4.2 Magnitude Earthquake Shakes Twentynine Palms in Southern California

Zachary Stieber
By Zachary Stieber
July 22, 2019US News
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4.2 Magnitude Earthquake Shakes Twentynine Palms in Southern California
An earthquake struck near Joshua Tree National Park on July 22, 2019. (USGS)

A 4.2 magnitude earthquake struck Southern California on July 22, rattling the Twentynine Palms area.

The quake struck more than two weeks after a pair of strong earthquakes hit in the Mojave Desert, inflicting damage to buildings and roads.

The new quake hit around 9:26 a.m. local time about 10 miles south of Twentynine Palms and 23 miles northeast of Coachella, according to the U.S. Geological Survey.

The quake was initially recorded as a 4.4 magnitude temblor but was later downgraded. It was at a depth of about 5 miles.

Twentynine Palms sits about 180 miles southeast of Ridgecrest. On July 4, a 6.4 magnitude quake struck in that area; the next day, a 7.1 temblor shook the region.

There have been thousands of aftershocks since July 4 and concerns that another powerful quake could strike.

Seven smaller quakes struck in the Ridgecrest area on Sunday into Monday, the largest a 3.0 magnitude. The 4.2 magnitude in the Twentynine Palms area was much further south than those quakes.

That quake also hit about 18 miles east-southeast of Joshua Tree, 21 miles north-northeast of Indio, and 30 miles east-northeast of Palm Springs.

NTD Photo
Local resident Steve Latham surveys the effects of the magnitude 7.1 earthquake along California State Route 178 between Ridgecrest and Trona California on June 6, 2019. (ROBYN BECK/AFP/Getty Images)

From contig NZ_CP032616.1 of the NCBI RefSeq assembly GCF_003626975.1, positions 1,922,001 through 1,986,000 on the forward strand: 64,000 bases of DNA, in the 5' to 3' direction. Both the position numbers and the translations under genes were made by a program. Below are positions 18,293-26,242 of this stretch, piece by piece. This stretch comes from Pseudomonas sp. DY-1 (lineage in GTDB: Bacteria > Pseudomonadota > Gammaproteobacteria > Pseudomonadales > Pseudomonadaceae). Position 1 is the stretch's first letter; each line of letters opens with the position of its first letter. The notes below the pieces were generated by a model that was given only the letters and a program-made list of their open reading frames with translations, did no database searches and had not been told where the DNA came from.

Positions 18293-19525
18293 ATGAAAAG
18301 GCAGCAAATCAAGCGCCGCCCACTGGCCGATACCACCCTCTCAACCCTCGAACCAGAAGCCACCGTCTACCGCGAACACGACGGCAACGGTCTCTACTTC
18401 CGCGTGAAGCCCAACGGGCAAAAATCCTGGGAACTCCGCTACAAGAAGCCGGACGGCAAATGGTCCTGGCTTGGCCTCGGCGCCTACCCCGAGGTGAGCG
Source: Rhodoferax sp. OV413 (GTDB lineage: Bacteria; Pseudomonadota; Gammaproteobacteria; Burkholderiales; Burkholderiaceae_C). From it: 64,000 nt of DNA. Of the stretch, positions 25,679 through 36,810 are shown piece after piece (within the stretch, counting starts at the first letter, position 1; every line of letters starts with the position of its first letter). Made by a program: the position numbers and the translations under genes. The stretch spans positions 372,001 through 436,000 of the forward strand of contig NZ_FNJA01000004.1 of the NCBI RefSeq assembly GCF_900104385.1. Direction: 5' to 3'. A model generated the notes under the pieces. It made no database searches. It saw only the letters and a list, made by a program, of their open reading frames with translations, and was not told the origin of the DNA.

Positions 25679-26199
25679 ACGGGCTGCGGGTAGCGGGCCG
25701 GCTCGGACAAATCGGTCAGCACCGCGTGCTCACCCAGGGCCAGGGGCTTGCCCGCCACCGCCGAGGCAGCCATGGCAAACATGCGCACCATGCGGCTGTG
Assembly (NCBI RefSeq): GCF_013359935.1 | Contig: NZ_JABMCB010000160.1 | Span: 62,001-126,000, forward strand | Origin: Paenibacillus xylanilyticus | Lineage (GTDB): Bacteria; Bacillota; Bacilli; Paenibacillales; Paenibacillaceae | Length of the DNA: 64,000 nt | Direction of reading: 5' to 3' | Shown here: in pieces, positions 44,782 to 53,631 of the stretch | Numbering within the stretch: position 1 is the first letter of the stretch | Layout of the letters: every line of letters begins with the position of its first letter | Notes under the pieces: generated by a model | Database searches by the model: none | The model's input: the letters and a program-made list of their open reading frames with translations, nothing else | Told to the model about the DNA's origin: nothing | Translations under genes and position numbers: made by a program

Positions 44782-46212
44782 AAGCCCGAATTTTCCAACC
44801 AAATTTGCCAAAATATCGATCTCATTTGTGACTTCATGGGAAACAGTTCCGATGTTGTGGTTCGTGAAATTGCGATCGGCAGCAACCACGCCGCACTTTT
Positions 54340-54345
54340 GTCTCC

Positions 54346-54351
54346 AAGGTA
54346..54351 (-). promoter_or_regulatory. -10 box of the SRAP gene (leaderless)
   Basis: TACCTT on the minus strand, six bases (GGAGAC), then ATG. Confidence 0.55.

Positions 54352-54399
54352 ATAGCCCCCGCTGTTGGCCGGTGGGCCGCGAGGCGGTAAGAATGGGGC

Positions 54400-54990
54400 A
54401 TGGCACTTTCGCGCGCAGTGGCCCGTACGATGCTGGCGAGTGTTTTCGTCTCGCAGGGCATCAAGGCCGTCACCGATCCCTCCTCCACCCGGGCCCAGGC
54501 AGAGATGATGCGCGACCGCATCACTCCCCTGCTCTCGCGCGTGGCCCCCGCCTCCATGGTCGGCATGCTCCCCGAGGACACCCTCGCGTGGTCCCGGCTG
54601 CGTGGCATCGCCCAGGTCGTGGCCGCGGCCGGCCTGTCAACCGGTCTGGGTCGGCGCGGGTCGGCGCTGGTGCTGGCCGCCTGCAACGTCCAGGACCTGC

Earthquake Aftershocks Getting Closer to Big Faults

Aftershocks from the powerful 7.1 magnitude earthquake near Ridgecrest, California, which is southeast of Sequoia National Forest, have been edging closer to the second-biggest fault in the state, experts warned.

The Garlock Fault is located at the edge of the Mojave Desert in Southern California and an earthquake along the fault could reach as high as 7.6 magnitude, according to the Southern California Earthquake Data Center.

“At least one section of the fault has shown movement by creep in recent years,” the center noted. There is little doubt “that the Garlock fault zone will rupture again in the future.”

Some of the thousands of aftershocks from the July 5 temblor and the 6.4 quake the day prior have been creeping closer to the Garlock Fault and another major fault, the Owens Valley fault, reported the Los Angeles Times.

The latter triggered a quake in 1872 thought to measure around 7.8 magnitude, killing 27 people with effects felt as far away as Los Angeles and Sacramento. According to the earthquake center, the probable magnitude for a quake along that fault is 6.5 to 8.2.

The former has not had a major quake in about 465 years.

“Those are places we would be more concerned,” U.S. Geological Survey research geophysicist Morgan Page told the Times. “Little earthquakes are telling us where big earthquakes are more likely.”

She said the Panamint Valley fault is also at risk of being triggered. According to the center, that fault has a probable magnitude range of 6.5 to 7.5.

“Every earthquake actually increases the probability of more earthquakes,” she added to the Times about the raft of aftershocks. “It’s based on the idea on how a contagion spreads to a population. Earthquakes are like that … in general, if there are a lot of earthquakes going on, it’s more probable for a large earthquake to go on.”

Another expert agreed.

“We always worry when seismicity picks up very close to a major fault or if it’s at the end of a major fault—whether it’ll push it enough to start a major rupture,” added Caltech seismologist Egill Hauksson.

The 6.4 quake triggered on the Greenville Fault, according to the survey, while the 7.1 quake occurred in the Little Lake fault zone.

According to the U.S. Geological Survey, the chance of an earthquake of magnitude 7 or higher being triggered by the 7.1 temblor is 1 in 300. The agency called it “possible but with a low probability.”

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